Thursday, August 8, 2019


We just returned from a two week holiday visiting family out east. I decided to experiment and just shoot, shoot, shoot. Burn them 1s and 0s.

So now I have 1400 photographs, very few of which are outright trash (and, I dare say, only a couple are truly excellent) and I am attempting to smash this down to, I don't know, maybe 50 plus of minus. This is horrible. How do people do this? People shoot weddings and come back, allegedly, with 1000s of exposures. They shoot a huge pile of corporate headshots, cranking them out like some demented machine, and go home with 1000 exposures, and then they bash this down to size.

How on earth does one bear it?

I mean, I'll get through it, but good god this is drudgery.


  1. I could do it for you in a couple hours, heh. It's the way I do things record a lotta pixels - click-click-click = a bunch of fairly random 1's and 0's, and then I look at them and that's when the images actually emerge from the random morass - crap-crap-crap-crap-crap-meh-crap-crap-crap-meh-meh-crap-crap-oh...almost!-crap-crap-crap-crap-crap-crap-meh-almost-crap-crap-crap-OH HEY thats OK-crap-crap-crap-meh-crap (that's actually close to my ratio, really)... be strong on what you're trying to communicate, have the story in yer head... ID the duplicates, toss all but one (unless duplication is a story itself)... there are probably five or six or eight different stories in there. Build a couple now, and then look for the other stories later. Bright crazy colour, natural beauty, kids being cute and its cousin Klassik Vakayshun and its other cousin the travelogue or day-by-day documentary, portrait-worthy, your brand of quirk, architecture, the stunning top ten, try this into B&W (or, crap, maybe you shoot in B&W 1's & 0's??! I dunno)... folders are yer friend [stone seal]

  2. In the case of weddings and other commercial work, culling the images is just part of the job. If you want to get paid, you just have to do it. Lots of jobs, even the most interesting ones, have moments of drudgery. But yeah, it's boring. Music and good coffee help. Also, sometimes it does the brain good to just pursue some mindless task. At least when it's personal stuff, there isn't an annoying deadline looming.
    The other thing is that after you're done, the fact that you had to throw away most of what you shot can be educational, but it is certainly humbling, which we're told is good for us. :)
    1400 is about the number of pics I'll take at a day's set of bicycle races. Seeing the failures can sometimes lead me to change my technique to avoid them in the future, but I keep finding new ways to screw up anyway. Is this progress?
    Music and coffee.

  3. Shoot film.

    You can thank me later.

  4. I second the shoot film idea. As a digital shooter who started with film, I go out for a day's shoot and have between 50 maybe 75 exposures, tops. My friends have hundreds. What am I doing wrong?

    1. The film guys can dig holes just as deep, or deeper, it just takes dedication! Winogrand famously left behind a lot of film, and even the more organized street shooters would often shoot a few rolls a day, every day. I shot the equivalent of less than 3 rolls a day. It's just that I didn't DO anything with them for 2 weeks, so they piled up.

  5. I think this is expected, Amolitor. I would be surprised that the ratio of kept/left photography is much lower now than it was before. There are tons of film negatives that are left in the archives of many famous photographers. My ratio is about 10%, not more. Because there are ma,y trials "just to see", and many shots of the same scene in order to keep the best one(s) of the series. It is fast when you are used to it : you are very selective and you do not loose time with inferior shots when you make the final selection. I cannot speak for others, this is just the way I do it and it works. You just have to get used to it.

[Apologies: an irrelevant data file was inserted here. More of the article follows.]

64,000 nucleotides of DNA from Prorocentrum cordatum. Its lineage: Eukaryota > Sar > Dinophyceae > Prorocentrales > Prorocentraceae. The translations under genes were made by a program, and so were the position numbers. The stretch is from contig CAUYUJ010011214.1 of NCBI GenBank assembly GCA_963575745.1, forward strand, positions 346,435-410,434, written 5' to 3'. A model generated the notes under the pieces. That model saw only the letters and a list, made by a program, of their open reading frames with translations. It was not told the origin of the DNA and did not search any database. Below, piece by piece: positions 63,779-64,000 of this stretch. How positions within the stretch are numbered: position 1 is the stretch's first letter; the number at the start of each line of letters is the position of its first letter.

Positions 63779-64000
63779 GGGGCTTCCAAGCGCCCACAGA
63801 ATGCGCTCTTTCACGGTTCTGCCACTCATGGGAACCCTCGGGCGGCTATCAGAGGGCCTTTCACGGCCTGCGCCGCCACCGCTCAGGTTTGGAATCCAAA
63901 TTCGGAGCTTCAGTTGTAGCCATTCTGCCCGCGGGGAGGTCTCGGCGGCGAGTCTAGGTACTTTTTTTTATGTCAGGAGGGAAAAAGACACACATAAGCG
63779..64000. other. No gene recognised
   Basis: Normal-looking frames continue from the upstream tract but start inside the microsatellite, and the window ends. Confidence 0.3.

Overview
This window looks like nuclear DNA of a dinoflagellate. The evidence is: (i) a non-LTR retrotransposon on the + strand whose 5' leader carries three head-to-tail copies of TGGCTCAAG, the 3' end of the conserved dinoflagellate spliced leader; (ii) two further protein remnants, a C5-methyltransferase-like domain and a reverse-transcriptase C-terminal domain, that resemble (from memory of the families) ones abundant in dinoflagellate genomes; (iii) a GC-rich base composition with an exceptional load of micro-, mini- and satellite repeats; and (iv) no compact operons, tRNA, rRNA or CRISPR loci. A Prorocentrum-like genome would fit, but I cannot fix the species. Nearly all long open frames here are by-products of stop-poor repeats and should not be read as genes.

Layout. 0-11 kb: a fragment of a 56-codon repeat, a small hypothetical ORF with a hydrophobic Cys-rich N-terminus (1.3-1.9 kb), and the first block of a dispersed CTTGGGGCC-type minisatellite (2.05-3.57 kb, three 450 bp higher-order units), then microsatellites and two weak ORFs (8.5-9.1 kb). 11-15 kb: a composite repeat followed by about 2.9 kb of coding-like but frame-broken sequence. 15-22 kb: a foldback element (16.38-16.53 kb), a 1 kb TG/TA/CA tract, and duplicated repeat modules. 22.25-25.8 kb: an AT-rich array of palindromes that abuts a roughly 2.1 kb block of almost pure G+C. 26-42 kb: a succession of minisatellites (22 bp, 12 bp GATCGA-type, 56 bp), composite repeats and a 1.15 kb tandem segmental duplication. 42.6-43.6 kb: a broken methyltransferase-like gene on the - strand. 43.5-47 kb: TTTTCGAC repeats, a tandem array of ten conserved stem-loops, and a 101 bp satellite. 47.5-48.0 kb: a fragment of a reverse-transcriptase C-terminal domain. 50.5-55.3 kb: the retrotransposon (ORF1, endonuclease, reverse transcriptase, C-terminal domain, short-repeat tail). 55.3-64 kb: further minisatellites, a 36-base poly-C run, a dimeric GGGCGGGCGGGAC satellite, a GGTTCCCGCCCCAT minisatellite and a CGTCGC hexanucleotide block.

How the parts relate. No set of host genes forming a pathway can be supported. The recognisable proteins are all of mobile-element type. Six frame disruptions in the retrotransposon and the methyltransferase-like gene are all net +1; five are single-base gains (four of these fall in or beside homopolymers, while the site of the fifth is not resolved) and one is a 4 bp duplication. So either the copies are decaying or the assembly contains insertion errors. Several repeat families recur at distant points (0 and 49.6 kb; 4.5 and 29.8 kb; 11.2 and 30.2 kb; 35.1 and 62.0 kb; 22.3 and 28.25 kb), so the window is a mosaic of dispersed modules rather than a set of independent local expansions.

6. The point is not that film is somehow superior -- it isn't. If you take too many shots, slow the fuck down. Spend more time evaluating the scene than mashing the shutter button. Pretend you have a large-format camera and use a tripod, at least until you acquire some framing discipline.

  7. Last year I was asked to be the photographer for an event that I've participated in for 25 years. Events are definitely not my thing, but I said yes anyway. I ended up with 1200-some-odd photos, I dealt with them like this:

    First pass, trash all the obvious bad ones, gave one star to anything that might be useful. I wasn't too critical at this point, i.e. if I had two of more or less the same thing and they're both in focus and properly exposed, they both got a star. Getting through the whole lot in the shortest amount of time was my goal; I ended up with about 500 one stars.

    Second pass, gave the good ones two stars. This pass took the most time, because this was where I was making critical judgements. About 250 two stars.

    Third pass, the really good ones got three stars. This seemed easy compared to the other two, because I was pretty familiar with the images, and I was starting from a much smaller set. My goal was to have a hundred or so to hand off to the organization, and I ended up with 118. Close enough, I'm done, off they go. They wanted crops and exposure tweaks on some of those, but it was less than half, so not particularly onerous. The whole thing took less than a week, working an hour here and an hour there, maybe 10-12 total, though I didn't keep track.

    If you're aiming for 50, you could either make another pass, or be more draconian on the third pass.

  8. People suggesting the use of film seem to forget that film backs with as many as 250 pictures were available in the 70s and quite popular with sport photographers or that Robert Frank took 23000 images for "The Americans"...